To make sure your savings account makes money and doesn’t lose money, it’s important to maintain a large enough minimum balance that the annual interest earned exceeds any annual fees charged on the account.

Can you set up direct debits from a savings account?

It’s not usually possible to set up a direct debit from your savings account to cover ongoing expenses or bills, as savings accounts are structured around growing your wealth by earning interest on regular deposits, and discouraging withdrawals.

Some transaction accounts allow you to set up direct debits and also earn interest, though you may not enjoy as much flexibility as a dedicated transaction account, or get as high an interest rate as a dedicated savings account.

How does interest work on savings accounts?

The type of interest savings accounts accrues is called compound interest. Compound interest is interest paid on the initial deposit amount, as well as the accumulated interest on money you have. This is different from simple interest where interest is paid at the end of a specified term. Compound interest allows you to earn interest on interest at a higher frequency. 

Example: John deposits $10,000 into a savings account with an interest rate of 5 per cent that he leaves untouched for 10 years. At the end of the first year he will have $10,512 in savings. After ten years, he will have saved $16,470.

Can you have a joint savings account?

Yes. Joint savings accounts can be useful for two or more people wanting to combine their savings to meet shared financial goals, including spouses, flatmates and business partners.

Some joint savings accounts require all parties to sign before they can access the money. While less convenient, this extra security can help encourage all parties to meet their shared financial goals.

Other joint savings accounts allow any of the account holders to access the money. These accounts can be convenient for financially responsible couples that trust one another implicitly. 

How much money should I have in my savings account?

A good rule of thumb when working out a minimum balance for your savings account is to make sure that you’ll earn more in annual interest on your savings than what you’ll be charged in annual fees.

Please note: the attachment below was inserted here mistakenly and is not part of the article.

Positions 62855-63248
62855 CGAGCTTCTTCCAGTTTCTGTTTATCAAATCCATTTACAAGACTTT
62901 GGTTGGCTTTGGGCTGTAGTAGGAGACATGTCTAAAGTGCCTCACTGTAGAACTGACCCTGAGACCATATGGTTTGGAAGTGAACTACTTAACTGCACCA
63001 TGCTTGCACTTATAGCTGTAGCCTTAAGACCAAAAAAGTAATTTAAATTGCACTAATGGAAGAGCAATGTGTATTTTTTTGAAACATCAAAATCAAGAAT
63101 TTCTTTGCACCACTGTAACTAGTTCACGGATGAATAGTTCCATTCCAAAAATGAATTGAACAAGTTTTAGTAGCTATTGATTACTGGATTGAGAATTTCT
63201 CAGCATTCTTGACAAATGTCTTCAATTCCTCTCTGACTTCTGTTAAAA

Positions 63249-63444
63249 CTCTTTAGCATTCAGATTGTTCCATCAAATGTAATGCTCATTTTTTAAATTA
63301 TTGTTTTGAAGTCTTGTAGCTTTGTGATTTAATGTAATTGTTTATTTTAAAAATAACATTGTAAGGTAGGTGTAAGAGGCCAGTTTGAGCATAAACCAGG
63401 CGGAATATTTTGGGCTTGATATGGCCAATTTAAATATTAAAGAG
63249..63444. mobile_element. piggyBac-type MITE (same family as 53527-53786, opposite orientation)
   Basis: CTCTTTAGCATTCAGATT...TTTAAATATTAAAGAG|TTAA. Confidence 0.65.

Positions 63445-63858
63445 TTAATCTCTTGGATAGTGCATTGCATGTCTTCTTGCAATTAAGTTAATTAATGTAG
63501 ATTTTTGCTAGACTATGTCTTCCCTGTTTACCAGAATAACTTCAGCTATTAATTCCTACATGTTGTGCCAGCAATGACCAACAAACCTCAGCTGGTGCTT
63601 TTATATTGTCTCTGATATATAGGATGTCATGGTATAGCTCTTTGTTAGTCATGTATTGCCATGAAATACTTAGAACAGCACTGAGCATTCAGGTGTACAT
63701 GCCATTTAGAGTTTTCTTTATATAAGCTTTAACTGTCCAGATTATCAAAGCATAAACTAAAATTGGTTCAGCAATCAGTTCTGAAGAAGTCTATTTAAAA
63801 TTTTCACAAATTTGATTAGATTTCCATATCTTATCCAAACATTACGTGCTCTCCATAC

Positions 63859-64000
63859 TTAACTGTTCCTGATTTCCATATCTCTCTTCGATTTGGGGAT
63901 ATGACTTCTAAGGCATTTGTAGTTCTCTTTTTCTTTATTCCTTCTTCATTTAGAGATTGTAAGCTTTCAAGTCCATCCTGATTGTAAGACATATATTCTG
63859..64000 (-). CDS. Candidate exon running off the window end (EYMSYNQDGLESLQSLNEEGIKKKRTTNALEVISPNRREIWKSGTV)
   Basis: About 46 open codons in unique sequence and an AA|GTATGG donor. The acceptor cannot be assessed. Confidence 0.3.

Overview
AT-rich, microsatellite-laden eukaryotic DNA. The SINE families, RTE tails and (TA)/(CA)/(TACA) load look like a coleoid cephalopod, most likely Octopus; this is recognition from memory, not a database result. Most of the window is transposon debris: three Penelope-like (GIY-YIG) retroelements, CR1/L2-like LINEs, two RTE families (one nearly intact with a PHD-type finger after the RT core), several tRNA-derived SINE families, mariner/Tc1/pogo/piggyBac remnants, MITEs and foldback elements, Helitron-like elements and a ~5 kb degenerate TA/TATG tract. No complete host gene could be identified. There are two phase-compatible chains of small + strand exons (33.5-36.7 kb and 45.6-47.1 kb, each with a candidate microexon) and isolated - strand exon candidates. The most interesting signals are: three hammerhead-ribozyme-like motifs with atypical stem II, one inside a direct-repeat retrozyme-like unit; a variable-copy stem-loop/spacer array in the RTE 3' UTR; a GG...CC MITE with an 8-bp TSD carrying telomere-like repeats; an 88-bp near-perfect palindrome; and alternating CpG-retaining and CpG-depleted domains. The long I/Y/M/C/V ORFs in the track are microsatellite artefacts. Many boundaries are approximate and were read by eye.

If you’re saving with a specific goal in mind, prepare a budget so the interest you earn on your deposits will help you efficiently reach this goal. Online financial calculators may be helpful here.

How to open a savings account for my child?

Some banks and financial institutions allow parents to open a bank account for their child as soon as it is born, and start depositing funds to go towards the child’s future.

Children’s savings accounts generally don’t have fees, and are structured to help develop positive financial habits by limiting withdrawals, encouraging regular deposits, and earning interest on the savings, similarly to standard savings accounts.

How do I open a savings account?

Opening a savings account is a relatively simple process. If you’ve found an account with a suitable interest rate, you’ll just need to get in contact with your chosen lender via a branch, phone call or hop online to begin the process. 

You may be required to provide:

  • Personal details, including identification (driver’s license, passport etc.)
  • Tax file number
  • Employment details

What is a savings account?

A savings account is a type of bank account in which you earn interest on the money you deposit. This makes it one of the easiest and safest investment tools.

Can I overdraft my savings account?

A lot of savings accounts won’t let you overdraw. Some will allow this feature but you’ll need to apply first. It’s best to read the fine print and check with your lender whether this is a feature they offer. It can be a helpful addition, but as your lender can charge you a fee as well as interest for going into negative numbers, it’s best to avoid overdrafting when possible.

Can you direct deposit to a savings account?

Yes. You can make one off payments or set up regular direct deposits into a savings account. This can be organised easily through online banking or by making deposits in a branch. Talk to your lender to find out the easiest way for you to set up direct deposits.